From the Atlantic to the Pacific, nothing punctuates the American roadside landscape more than the traditional retail gas station – except perhaps for the automobiles that frequent them.
To survive and thrive in the EV era, gas stations will need to diversify their service offerings beyond just charging stations. They will need to think about what other services might be enticing to cross-country or long-distance travelers. This may mean getting into areas that are quite foreign and far removed from the car itself.
As I reported previously in TRR, the daunting challenges facing operators of the traditional gas stations as we know them are nothing short of profound. Many observers of their space have even posited that the entire concept might sit on the precipice of extinction. It’s such a radical transformation that the category may have to drop both the “gas” from its monicker and adopt the more panoramic term “energy.”
This much is certainly true: As the automotive industry accelerates toward an electrified future, incumbents in the space are facing a thunderous storm of challenges. The Robin Report has covered this transition in its early stages and in today’s report, I will do a deep dive into the road ahead for these icons of Americana and explore the changes looming just over the horizon as electric vehicles (EVs) emerge as the new preferred means of consumer transportation. We’ll consider the far-reaching ripple effects of this change.
Of course, we can only hope that the leaders in the domestic retail gas and convenience category are aware of these massive transformations underfoot, but judging by their relative inaction so far, it may be that they are closer to deer caught in the headlights than savvy operators charting a course using next-gen GPS navigation.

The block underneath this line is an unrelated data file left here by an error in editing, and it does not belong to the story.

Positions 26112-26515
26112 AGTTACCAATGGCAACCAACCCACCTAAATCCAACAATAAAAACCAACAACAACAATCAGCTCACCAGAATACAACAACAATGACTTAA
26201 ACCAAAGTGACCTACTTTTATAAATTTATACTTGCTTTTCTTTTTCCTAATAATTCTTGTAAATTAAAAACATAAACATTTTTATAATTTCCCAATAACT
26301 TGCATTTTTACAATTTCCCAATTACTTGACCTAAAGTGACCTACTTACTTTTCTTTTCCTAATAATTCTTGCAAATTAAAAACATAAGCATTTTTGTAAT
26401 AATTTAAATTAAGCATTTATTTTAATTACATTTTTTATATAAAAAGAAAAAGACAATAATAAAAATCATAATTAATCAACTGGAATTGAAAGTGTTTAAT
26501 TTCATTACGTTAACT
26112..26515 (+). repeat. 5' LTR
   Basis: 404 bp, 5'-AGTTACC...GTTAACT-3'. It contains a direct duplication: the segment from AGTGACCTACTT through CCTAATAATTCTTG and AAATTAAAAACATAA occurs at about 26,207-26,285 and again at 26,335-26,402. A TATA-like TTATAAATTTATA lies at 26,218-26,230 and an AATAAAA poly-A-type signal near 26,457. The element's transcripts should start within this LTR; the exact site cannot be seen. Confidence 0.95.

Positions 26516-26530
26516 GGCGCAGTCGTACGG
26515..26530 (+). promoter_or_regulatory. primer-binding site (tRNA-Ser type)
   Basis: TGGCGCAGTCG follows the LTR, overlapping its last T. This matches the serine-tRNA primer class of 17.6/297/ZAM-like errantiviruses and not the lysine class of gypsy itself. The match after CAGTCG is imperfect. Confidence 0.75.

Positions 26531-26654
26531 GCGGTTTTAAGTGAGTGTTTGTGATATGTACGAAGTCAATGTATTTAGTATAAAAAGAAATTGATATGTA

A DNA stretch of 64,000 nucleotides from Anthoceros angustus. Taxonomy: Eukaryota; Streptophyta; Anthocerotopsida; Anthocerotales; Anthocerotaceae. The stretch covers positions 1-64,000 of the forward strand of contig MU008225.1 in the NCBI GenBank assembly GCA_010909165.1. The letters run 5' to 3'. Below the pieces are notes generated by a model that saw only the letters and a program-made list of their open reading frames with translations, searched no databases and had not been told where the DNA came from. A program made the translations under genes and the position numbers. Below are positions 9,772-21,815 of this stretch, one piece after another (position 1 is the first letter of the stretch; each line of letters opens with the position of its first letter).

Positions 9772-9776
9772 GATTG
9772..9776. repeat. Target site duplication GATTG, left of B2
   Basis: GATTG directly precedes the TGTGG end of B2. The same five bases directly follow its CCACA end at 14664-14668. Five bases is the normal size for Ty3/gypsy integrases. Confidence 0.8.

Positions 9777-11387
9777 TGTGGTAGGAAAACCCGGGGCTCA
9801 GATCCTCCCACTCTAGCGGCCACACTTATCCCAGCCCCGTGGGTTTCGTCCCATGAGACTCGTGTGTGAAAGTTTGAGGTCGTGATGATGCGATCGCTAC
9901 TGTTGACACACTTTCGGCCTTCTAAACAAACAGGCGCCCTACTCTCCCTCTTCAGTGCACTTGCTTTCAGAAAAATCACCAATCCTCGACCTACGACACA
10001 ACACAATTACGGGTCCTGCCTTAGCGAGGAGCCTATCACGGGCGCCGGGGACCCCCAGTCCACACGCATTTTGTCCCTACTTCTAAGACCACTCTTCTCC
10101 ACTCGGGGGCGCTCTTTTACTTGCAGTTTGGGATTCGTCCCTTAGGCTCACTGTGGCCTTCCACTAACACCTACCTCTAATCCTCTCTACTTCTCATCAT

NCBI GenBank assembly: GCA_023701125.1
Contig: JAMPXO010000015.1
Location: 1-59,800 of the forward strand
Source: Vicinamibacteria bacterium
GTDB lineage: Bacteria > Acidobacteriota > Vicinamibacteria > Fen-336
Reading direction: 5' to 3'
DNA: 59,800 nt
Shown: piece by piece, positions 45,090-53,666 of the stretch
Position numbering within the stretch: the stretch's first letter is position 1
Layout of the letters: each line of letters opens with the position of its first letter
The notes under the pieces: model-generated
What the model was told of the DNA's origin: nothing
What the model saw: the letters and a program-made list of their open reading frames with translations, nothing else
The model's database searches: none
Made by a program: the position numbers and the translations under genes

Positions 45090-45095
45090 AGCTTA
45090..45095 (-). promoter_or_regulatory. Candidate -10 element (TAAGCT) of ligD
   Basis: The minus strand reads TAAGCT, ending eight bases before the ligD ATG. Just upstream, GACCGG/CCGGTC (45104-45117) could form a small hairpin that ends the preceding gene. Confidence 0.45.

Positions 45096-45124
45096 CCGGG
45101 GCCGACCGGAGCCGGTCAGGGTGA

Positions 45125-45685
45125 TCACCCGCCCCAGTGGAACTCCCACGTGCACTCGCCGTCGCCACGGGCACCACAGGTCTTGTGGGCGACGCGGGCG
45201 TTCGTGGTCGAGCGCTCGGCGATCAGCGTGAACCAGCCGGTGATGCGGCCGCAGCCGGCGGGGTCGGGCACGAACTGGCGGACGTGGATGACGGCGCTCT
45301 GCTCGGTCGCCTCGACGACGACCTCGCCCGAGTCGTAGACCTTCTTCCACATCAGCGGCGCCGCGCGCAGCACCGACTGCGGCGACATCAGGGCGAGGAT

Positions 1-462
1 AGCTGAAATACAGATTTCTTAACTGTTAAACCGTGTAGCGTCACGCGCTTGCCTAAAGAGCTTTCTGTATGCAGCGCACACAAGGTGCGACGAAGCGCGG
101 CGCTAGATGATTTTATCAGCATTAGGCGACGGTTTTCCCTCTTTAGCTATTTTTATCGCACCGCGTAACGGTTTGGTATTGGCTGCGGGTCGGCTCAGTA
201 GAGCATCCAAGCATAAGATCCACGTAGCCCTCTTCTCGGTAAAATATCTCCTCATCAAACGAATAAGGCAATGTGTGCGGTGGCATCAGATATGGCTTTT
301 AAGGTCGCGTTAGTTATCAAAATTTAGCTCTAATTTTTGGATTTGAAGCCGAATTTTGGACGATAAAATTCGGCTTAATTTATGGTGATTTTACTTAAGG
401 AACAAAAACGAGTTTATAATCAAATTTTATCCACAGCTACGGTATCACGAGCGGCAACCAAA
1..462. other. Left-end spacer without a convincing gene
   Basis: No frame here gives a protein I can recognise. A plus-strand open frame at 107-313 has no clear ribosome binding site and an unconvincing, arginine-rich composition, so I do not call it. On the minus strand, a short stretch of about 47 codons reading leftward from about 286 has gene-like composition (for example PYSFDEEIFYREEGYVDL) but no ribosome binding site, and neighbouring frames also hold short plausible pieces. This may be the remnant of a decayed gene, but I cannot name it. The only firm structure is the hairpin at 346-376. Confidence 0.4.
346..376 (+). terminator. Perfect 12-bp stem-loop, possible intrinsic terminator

Here is what retail leaders in the gas station sector are up against:
- Brand Equity at an Environmental Crossroads
At the fulcrum of climate change and collective eco-conscience, gas stations find themselves at a perplexing juncture. The environmental concerns around carbon-based pollutants, namely gasoline emissions, are reaching a tipping point. And although many auto manufacturers are already announcing plans to cease the production of gas and diesel trucks and cars over the next few years, the reality is that traditional vehicles using internal combustion engines will continue to be on the roads en masse for at least another 40-50 years.This conundrum puts gas station brands in the utterly unenviable position of being forced to serve a slowly decaying user base that relies on an increasingly unpopular product. It’s like being a cigarette vending machine manufacturer in the mid-aughts. (Hopefully, they don’t meet the same fate.)
- Retail Power Surge
Obviously, gas stations’ real estate will continue to have value if they can quickly pivot to capture demand for EV charging stations. But this demand could prove fleeting as at-home and at-work charging stations become more commonplace and cheaper (and even subsidized in some cases) for non-commercial drivers. So, while providing EV charging stations may require new infrastructure, the convenience chains will have to learn to lean into more and more ancillary services to keep customers coming. This marriage between EV charging stations and retail is already evidenced by the move of traditional mall operators such as Simon Property Group getting in on the game. Simon recently announced a tie-up with Mercedes Benz and their EV charging station strategy. However, with current churn at EV stations being much longer than the time generally required to fill up a standard gas-powered vehicle, more space per retail location will likely be required – at least on an interim basis.